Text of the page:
Construction Dewatering Methods, Pump Tips and Precautions – PART 1

There are many considerations when determining the best dewatering method for a construction project. Variables such as the ground water table, the job site’s soil makeup, and the scope of the work being performed are all considered when choosing the most effective method.

According to MWI Pump’s Steven von Gontard, who has nearly two decades of experience selling, installing, and servicing construction dewatering projects in Central Florida, the process of choosing the best dewatering method begins with asking the contractor five critical questions:

  1. What is the scope of the project?
  2. What structure(s) are being installed?
  3. What is the depth of your excavation?
  4. Do you have a geotechnical report that provides soil borings and existing groundwater table? (This is critical to developing a successful dewatering plan.)
  5. Where is your discharge point and what precautions need to be taken for county/municipal/permit compliance?

Once these questions are answered, one of these five primary dewatering methods can be selected to effectively remove surface water and/or groundwater from a construction site.

  1. Open Pumping


    Open pumping is a simple method that consists of utilizing a centrifugal or submersible pump to pull water out of your jobsite. A suction hose and strainer or submersible pump are set in the lowest area where water collects and discharges the water to the desired area. The suction screen/submersible pump must remain free from debris or mud to avoid clogging the system. The preferred pumps to use in this application are a DD004 MWI 4” Double Diaphragm Pump, an MWI Primerite™ Self Priming Centrifugal Pump, or an MWI Duraflo™ Hydraulic Submersible Pump.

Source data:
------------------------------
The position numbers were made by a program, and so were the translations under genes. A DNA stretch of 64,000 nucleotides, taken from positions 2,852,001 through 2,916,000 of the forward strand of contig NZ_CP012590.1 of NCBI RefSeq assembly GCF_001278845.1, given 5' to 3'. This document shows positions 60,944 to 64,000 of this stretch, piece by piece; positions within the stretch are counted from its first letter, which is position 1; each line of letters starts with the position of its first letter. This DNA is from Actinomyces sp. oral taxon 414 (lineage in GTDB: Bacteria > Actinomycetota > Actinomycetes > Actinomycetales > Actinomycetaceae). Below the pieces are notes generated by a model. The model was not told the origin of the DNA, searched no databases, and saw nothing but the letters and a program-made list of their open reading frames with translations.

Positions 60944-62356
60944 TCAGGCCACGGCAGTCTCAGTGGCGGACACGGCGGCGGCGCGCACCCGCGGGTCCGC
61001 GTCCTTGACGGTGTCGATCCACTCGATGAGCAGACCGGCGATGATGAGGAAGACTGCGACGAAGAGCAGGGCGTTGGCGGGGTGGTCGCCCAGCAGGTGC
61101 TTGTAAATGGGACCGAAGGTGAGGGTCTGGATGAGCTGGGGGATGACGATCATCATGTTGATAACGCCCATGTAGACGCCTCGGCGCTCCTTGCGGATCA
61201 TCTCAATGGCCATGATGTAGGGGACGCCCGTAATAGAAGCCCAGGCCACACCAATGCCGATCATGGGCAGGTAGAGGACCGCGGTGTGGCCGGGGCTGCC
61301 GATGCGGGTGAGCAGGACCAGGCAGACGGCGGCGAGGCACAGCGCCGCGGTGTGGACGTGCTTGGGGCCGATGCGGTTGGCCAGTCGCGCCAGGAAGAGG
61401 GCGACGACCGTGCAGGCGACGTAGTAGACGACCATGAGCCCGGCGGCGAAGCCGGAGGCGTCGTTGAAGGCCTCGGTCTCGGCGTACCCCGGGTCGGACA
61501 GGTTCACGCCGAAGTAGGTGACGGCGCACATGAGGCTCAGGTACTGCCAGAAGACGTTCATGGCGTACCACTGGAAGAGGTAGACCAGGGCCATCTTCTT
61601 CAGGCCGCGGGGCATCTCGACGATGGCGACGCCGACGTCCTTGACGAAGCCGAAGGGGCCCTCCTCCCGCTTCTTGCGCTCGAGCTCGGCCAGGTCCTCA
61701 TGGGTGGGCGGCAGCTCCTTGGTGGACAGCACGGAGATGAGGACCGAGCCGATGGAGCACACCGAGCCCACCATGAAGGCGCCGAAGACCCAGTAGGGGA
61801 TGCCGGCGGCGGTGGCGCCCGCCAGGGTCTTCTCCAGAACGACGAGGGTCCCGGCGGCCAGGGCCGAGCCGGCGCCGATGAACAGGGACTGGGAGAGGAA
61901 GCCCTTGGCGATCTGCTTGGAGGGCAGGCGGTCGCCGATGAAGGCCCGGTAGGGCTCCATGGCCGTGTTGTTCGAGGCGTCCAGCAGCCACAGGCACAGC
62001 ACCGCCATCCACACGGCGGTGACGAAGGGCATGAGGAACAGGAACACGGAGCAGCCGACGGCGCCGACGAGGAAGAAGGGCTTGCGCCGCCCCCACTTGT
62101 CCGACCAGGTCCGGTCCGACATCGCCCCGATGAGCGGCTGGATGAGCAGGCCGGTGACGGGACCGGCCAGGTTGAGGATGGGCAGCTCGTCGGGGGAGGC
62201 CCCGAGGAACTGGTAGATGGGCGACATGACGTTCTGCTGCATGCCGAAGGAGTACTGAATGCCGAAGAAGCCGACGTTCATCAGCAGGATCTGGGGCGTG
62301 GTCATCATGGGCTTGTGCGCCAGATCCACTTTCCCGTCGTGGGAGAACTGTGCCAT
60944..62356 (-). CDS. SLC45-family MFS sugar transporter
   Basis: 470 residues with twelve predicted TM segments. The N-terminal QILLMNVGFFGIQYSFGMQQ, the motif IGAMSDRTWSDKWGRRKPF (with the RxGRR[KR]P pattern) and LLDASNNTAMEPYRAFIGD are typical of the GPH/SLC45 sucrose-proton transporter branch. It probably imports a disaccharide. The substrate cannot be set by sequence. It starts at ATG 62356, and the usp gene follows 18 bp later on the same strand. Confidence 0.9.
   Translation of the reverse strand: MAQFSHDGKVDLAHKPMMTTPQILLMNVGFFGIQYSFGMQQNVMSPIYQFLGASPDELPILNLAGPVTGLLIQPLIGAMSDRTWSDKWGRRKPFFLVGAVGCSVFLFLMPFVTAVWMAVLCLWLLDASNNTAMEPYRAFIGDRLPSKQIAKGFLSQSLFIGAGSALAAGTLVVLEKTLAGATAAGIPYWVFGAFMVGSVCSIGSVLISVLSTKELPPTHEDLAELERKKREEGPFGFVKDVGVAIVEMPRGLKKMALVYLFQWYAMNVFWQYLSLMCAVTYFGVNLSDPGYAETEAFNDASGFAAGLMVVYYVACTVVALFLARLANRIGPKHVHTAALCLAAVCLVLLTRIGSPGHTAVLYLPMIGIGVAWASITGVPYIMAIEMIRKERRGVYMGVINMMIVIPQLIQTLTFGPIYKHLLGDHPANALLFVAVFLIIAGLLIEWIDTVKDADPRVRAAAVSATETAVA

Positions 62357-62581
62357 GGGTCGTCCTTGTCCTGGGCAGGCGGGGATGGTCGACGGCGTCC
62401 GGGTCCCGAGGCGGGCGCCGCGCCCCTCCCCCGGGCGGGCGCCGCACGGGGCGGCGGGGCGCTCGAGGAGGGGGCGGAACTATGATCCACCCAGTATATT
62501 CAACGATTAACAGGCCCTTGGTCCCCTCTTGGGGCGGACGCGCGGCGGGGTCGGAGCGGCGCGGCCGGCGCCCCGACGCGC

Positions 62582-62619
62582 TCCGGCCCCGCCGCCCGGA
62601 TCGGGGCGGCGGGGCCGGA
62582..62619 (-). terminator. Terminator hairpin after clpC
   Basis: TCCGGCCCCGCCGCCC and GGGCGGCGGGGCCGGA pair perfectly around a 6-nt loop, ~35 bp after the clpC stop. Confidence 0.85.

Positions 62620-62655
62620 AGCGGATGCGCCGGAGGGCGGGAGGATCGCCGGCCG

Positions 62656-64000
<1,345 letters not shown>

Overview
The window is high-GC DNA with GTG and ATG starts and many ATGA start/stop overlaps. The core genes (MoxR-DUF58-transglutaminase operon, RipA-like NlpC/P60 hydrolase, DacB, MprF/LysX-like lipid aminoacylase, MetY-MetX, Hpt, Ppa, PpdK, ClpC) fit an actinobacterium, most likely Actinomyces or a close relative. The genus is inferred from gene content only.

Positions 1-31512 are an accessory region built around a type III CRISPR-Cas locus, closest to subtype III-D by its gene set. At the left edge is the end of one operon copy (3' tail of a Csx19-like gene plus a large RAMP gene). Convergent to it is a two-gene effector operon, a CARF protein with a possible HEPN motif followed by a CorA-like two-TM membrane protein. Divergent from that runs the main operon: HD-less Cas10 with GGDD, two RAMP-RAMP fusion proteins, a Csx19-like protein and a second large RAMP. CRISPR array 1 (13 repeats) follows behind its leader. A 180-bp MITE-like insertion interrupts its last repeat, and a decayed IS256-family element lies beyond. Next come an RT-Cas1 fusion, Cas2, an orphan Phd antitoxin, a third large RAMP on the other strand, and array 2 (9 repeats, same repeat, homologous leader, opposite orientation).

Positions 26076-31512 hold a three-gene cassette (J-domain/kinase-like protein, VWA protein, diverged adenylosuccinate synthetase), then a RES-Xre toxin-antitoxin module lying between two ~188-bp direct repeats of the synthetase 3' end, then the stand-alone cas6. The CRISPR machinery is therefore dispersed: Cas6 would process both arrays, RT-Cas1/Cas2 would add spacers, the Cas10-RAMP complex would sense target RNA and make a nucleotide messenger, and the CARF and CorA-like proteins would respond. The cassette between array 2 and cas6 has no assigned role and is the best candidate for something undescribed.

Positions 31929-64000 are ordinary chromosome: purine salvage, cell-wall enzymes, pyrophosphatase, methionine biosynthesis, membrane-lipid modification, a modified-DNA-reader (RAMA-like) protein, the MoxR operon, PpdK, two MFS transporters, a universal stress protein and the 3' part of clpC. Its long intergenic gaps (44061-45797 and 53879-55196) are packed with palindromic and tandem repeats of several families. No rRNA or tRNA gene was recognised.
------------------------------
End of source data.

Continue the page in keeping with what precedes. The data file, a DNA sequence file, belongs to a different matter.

1. Kelly Well


    A Kelly well is a piece of pipe (larger than a centrifugal pump hose/strainer or submersible dewatering pump being used) with slots cut into it. The pipe is installed into a sump at a depth greater than the required excavation and backfilled with stone as a filter media to keep the sump/Kelly well from silting. A centrifugal pump suction hose or a submersible pump is installed into this pipe and dewaters the area surrounding the Kelly well.

    Water will take the path of least resistance into the Kelly well allowing for a dry area to perform the desired task. The preferred pumps to use in this application are a DD004 MWI 4” Double Diaphragm Pump, an MWI Primerite™ Self Priming Centrifugal Pump, or an MWI Duraflo™ Hydraulic Submersible Pump.

For more information, please contact MWI Pumps at 954-426-1500 or via the web contact form.

TO BE CONTINUED IN PART 2 >>

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